3. There is no alternative to transforming this party. The party has deteriorated and we must correct the party. The revolutionary spirit and the revolutionaries must lead the party.

Unfortunately, Prachanda left his line in the center. Prachanda’s line did not carry out these decisions.

In his most recent document, Prachanda did not even include the word insurrection. Even Baburam Bhattarai thinks the latest document of Prachanda is right-revisionist [laughs]. Prachanda apologized to Bhattarai and said he was afraid of being too provocative towards Bhattarai. But Bhattarai [laughing], the right of our party, was trying to get Prachanda to keep that point. It is quite amazing.

After 23 years of leading us, for the first time Prachanda has lost his leadership among us. The right revisionists are vacillating in our party. In the near future, we want a major reform in our party.

This dispute may be used by the reactionary Nepali Congress and UML parties. Most of the reactionaries have praised Prachanda, and asked people to endorse the line of Prachanda. They will not fulfill their dream.

This line struggle will continue throughout the revolution, but every day the chances of Prachanda being able to lead the revolution continue to dwindle. If the party can be reformed, we will go ahead together.  Even if we cannot go together, nothing will stop the coming revolution of the Nepalese people.

WHIE: How do you assess the attempts by Baburam Bhattarai to become the Prime Minister?

BIPLAB: We are fighting an extraordinary type of struggle right now. Bhattarai wants leadership of the government, but does not want revolution.

We want revolution, so we are trying to develop ways to go beyond the rifts between Prachanda and Bhattarai. We have been discussing whether it is better if Bhattarai or Prachanda is the Prime Minister, and both are vying for that position. In the final analysis, we have control of the party, and if we do not decide then neither can become Prime Minister.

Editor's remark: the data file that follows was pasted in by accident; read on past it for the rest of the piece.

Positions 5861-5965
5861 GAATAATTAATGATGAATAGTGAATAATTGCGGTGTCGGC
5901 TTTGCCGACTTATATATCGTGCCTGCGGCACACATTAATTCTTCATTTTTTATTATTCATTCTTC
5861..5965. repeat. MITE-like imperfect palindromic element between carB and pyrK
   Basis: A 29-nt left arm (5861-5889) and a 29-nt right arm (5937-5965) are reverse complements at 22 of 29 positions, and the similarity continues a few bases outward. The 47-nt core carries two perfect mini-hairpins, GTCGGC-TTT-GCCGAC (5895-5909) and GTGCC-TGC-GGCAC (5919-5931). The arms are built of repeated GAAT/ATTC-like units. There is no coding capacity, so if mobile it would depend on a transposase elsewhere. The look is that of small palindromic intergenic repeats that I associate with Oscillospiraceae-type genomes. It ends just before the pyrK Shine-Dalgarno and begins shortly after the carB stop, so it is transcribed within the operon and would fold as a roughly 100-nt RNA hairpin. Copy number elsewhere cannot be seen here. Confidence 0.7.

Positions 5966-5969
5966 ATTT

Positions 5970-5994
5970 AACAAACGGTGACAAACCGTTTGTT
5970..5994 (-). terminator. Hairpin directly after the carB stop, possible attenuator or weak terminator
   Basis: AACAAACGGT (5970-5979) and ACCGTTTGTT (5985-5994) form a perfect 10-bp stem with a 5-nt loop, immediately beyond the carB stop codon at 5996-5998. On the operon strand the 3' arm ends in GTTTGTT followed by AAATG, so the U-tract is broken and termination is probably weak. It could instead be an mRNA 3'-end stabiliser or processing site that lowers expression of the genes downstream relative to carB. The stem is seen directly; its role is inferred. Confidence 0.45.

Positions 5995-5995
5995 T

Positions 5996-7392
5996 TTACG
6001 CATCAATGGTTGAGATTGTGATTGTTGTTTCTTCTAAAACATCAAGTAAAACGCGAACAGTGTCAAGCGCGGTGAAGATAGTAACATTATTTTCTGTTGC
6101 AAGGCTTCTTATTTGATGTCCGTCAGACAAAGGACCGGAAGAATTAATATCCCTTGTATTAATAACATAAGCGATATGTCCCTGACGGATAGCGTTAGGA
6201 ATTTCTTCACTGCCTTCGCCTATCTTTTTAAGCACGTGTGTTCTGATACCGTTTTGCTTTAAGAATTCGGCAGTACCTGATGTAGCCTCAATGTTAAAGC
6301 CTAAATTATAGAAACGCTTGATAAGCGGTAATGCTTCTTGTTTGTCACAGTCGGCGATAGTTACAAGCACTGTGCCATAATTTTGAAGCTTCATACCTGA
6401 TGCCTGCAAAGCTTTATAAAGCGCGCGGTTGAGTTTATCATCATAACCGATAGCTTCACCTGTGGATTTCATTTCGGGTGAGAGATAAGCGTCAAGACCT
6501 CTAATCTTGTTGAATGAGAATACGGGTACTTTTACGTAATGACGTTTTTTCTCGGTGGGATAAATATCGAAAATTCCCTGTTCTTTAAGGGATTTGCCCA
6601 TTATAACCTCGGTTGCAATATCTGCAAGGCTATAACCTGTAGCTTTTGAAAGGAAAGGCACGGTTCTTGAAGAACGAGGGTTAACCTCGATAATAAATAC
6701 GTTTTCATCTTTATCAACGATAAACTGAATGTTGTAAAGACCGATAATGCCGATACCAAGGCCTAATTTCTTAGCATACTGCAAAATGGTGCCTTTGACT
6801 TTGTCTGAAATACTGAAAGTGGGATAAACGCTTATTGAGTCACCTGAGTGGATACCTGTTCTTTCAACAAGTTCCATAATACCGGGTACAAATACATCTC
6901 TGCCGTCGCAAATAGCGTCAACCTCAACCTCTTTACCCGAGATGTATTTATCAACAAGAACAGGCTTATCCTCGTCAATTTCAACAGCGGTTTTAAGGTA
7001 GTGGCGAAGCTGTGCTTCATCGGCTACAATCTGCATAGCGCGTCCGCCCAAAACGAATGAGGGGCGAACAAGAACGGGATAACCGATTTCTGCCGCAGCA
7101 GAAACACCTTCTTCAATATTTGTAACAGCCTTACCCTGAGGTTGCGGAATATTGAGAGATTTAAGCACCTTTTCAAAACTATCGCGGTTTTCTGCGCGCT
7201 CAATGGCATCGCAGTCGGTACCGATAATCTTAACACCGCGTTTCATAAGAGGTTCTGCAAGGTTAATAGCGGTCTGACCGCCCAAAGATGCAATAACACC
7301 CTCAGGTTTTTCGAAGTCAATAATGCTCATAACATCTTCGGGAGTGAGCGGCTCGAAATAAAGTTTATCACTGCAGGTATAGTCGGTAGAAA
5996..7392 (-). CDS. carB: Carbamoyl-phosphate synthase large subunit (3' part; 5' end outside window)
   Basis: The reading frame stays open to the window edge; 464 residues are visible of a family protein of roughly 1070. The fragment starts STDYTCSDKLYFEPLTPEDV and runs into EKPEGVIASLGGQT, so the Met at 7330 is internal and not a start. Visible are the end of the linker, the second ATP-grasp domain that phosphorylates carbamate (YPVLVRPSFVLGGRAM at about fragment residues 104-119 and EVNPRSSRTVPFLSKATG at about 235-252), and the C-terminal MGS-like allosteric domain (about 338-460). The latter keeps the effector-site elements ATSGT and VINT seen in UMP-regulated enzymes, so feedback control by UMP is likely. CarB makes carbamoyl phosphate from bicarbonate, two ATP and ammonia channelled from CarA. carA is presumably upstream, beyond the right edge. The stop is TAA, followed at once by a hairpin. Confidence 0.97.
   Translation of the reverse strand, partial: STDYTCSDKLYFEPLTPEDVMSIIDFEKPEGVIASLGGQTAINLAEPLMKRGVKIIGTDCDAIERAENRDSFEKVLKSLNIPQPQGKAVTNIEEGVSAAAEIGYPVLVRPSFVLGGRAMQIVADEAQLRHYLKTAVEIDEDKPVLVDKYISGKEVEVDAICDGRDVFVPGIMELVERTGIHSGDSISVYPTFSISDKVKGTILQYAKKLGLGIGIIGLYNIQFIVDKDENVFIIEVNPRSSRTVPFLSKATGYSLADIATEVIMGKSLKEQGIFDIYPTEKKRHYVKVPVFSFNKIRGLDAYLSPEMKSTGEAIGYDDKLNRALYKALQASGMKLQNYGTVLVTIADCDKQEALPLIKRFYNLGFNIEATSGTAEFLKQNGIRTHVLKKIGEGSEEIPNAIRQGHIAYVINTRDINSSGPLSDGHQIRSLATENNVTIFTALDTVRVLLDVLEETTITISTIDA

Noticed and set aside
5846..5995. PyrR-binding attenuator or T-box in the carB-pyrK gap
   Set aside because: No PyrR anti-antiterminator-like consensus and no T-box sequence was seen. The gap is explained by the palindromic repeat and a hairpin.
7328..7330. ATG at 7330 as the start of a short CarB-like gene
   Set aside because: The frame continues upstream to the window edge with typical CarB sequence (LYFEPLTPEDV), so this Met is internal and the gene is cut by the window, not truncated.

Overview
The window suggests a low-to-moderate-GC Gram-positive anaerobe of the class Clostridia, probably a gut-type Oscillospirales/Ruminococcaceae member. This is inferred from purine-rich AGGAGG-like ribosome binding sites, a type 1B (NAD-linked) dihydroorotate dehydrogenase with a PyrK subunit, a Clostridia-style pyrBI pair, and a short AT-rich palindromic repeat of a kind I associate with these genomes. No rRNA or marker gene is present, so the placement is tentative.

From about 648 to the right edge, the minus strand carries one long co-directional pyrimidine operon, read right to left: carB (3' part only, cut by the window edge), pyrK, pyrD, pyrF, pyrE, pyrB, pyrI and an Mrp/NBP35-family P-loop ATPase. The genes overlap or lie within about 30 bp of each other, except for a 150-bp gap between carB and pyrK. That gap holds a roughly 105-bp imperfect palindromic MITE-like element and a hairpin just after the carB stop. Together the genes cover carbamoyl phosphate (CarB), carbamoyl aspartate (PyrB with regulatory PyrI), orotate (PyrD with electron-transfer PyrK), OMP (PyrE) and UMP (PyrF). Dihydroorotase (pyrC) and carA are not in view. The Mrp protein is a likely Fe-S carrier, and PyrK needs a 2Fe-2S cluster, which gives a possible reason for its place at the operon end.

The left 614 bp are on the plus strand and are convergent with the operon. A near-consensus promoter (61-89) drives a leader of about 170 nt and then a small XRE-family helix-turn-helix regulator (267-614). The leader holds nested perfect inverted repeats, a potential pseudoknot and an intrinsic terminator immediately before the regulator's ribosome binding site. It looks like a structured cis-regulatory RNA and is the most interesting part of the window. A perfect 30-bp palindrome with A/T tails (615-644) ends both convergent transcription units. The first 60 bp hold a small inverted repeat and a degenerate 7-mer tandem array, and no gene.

In reality, the two lines are very similar. We think struggling against Prachanda is even harder than struggling against Bhattarai. This is why we have supported Bhattarai to become the Prime Minister.

We find that the reactionaries say they will support Baburam Bhattarai if we forward him for the election. But if we put him forward, suddenly they support Prachanda. It is quite interesting, but they must not interfere.

If Prachanda or Bhattarai becomes the Prime Minister, it will actually not matter very much. The people must come to lead Nepali society.

We think the truth is that the Constituent (CA) actually is not going to be dissolved. The political analysts keep warning of anarchy and of the CA being dissolved… it is not reality.

The foreign and reactionary powers would rather wait three months for a compromise constitution [rather than a revolutionary New Democratic constitution advocated by Biplab and Kiran], and use this transition period to break the people’s revolutionary spirit. In the final analysis, their tactics are correct. It will lead to a bad place.

We will not accept a compromise constitution. Either we need a people’s constitution, or we need a revolution.

The main content of the line struggle between us, on the one hand, and Bhattarai and Prachanda on the other hand, is that they think revolution can be made in the super-structure. This line struggle will come to its conclusion. To make revolution from the super-structure is impossible in our view.

To make revolution, we must mobilize all of the revolutionary factors, not rely on the bourgeois factors.